National Broadband Plan ditches own roadmap

(Source: Stockfresh)



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27 April 2016 | 0

Niall Kitson portraitA few months ago I was invited to contribute to a national radio talk show on the subject of broadband. In conversation with a producer I outlined my long-held view that the worst decision ever made by the state was in dealing with the privatisation of eircom as both a carrier and a network infrastructure provider. It was my contention, and still is, that this move led to a dark age where telecommunications was treated as a commodity when, in fact, they are a utility as vital as electricity and water.

Thanks to increased competition and the advent of fibre networks that message has found some purchase but the rules of the free market do not work for all. Having a population of more than 1 million people makes Dublin an attractive territory for many operators, small rural communities are still suffering with dial-up speeds and poor 3G connectivity. This Digital Divide has massive social and economic consequences, leading to the funnelling away of business and talent to the cities.

It’s an issue the state has tried to tackle before with the first national broadband plan in the late 00s with modest success. Then, mobile operator Three won the tender to develop a 3G broadband network accessible through mobile dongles, promising speeds up to 7Mb/s.

Now it’s a new day. The EU’s Digital Single Market vision sees a baseline of 30Mb/s accessible for all by 2020 and it’s a goal the state has taken to with gusto. In the meantime players like eir and Siro are rolling out ‘fibre to the building’ networks capable of delivering 1Gb/s outside Dublin – targeting underserved parts of the country. There’s even hope for remote areas with the release of €150 million in funds from the EU and the state for a new National Broadband Plan.

Happy days.

Not quite. This week eir released a statement noting the Department’s decision not to award the tender for an extended broadband network. For the moment, the money is being sat on and it’s up to industry to decide whether to narrow the Digital Divide without public sector support.

According to a Department statement issued 31 March, of the five applicants vying for the 25-year contract none met the criteria for deployment, service, futureproofing and delivery laid out in its revised strategy from December 2015. The next stage is to invite the shortlisted companies for further consultation in June.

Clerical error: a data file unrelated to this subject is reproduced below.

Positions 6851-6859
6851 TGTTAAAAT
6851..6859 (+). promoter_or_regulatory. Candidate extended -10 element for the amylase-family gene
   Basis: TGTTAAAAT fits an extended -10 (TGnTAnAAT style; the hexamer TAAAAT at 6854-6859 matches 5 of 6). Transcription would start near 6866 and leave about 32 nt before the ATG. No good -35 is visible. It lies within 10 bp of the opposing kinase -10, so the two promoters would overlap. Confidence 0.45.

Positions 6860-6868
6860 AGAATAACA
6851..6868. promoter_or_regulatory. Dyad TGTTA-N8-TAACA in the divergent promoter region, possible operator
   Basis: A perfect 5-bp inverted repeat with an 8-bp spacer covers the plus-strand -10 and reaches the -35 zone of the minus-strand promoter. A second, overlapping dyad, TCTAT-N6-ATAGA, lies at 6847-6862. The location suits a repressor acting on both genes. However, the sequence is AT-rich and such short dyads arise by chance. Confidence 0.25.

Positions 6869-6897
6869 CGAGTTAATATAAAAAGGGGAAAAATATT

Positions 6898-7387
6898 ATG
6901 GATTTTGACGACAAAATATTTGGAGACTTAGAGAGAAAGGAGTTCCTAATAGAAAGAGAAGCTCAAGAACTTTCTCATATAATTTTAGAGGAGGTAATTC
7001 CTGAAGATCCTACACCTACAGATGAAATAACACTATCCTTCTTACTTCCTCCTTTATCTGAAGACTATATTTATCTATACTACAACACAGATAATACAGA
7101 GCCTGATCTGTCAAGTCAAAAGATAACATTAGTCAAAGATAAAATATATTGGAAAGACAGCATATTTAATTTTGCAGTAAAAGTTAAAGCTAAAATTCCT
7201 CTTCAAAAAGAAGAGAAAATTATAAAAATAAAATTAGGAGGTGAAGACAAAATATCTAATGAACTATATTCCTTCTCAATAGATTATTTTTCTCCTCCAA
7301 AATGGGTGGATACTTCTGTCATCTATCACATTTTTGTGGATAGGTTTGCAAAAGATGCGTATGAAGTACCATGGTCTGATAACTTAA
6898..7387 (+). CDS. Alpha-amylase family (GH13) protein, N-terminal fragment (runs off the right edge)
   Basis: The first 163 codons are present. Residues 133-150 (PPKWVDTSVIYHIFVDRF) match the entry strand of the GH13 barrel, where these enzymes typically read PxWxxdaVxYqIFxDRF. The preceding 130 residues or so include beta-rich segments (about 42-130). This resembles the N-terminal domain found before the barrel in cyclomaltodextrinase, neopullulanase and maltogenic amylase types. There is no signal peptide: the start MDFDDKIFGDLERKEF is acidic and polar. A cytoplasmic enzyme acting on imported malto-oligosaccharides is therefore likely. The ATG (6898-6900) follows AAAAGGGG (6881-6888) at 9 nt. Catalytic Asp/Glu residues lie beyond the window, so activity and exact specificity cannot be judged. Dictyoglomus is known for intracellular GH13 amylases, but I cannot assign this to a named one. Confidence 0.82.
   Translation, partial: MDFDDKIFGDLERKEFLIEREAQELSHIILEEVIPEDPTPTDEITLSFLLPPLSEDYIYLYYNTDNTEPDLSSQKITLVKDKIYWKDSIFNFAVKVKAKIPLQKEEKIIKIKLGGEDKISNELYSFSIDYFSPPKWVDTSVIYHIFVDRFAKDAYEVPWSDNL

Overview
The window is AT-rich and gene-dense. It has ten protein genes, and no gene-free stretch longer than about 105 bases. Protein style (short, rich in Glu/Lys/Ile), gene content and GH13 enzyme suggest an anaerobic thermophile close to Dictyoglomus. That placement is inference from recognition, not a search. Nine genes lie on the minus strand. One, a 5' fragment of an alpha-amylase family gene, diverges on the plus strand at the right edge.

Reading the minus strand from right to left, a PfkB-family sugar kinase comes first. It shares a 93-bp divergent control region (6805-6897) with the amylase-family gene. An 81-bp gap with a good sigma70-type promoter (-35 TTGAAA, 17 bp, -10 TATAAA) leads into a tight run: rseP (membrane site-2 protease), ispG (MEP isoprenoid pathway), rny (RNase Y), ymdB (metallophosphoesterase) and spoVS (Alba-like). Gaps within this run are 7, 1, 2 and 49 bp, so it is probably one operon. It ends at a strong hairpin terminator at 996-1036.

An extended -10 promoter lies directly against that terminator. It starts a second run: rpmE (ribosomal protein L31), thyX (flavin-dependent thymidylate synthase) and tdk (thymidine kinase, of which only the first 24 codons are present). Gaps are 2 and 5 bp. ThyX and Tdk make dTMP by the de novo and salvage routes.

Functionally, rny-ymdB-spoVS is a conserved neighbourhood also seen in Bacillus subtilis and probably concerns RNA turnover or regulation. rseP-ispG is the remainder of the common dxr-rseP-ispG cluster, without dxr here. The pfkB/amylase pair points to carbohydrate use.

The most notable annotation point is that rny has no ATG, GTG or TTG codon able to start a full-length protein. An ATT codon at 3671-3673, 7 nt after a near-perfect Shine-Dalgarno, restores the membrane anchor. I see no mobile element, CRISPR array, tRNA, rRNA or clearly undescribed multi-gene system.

“Based on our extensive procurement planning, the granting of an earlier industry request for an extension to the PQQ [pre-qualification questionnaire] submission deadline and the number of responses received, it is now envisaged that the Department will not be in a position to award a contract until 2017. This is a delay, potentially of a few months, to the actual procurement process.  It is still planned to commence the build as soon as possible in 2017 with the majority of premises being addressed within three years.”

So, no announcement until next year but no big, that’s probably only a few months off target. Sounds a bit optimistic to me.

Still, as with that other utility I refuse to mention there are other hurdles to be overcome at government level. Ibec director of policy Fergal O’Brien put it well: “The delay will disappoint those communities affected, but it is encouraging to hear that the matter remains a key priority of the Department… Several major decisions connected with the National Broadband Plan will need cabinet approval. This underlines the need for the resolution of ongoing negotiations on the formation of the next government and the creation of a stable environment for policy making and legislation.”

Operational issues
From an operator’s perspective it seems little has changed. Eir, the biggest player in the market, has said it will be continuing its work regardless of the status of its application, expecting to connect 1.6 million premises – including 300,000 it classes as being in rural areas – by June this year.

“It’s very much business as usual for enet and the comprehensive international team we have assembled for the National Broadband Plan bid,” said Conal Henry, CEO of enet. “Following submission of our PQQ response document in March, we remain engaged with the Department as they work through the necessary stages of the procurement process… We will also continue to invest in the development of our own fibre networks.”

It should be noted that not every major operator in the state is even part of the tendering process. Virgin Media, for example, did not apply.

Unfortunately where the Department is urging for quality control and operators appearing indifferent to the prospect of a massive windfall, the consumer is once again stuck in the middle, often with no choice but to wait for the sole telco in their area to upgrade. Eoin Clarke, managing director of independent price comparison website, said: “The National Broadband Plan is ambitious and, if successful, will make a massive difference to homes and business across the country… Terrible speeds can isolate people and take their toll on businesses, schools, even house prices. The latest news that the contract for the National Broadband Plan will not be awarded until 2017 is very disappointing. The delay will affect thousands of consumers and businesses across the country who were promised access to better broadband.”

I never did get that radio spot, by the way. Apparently I wasn’t negative enough.

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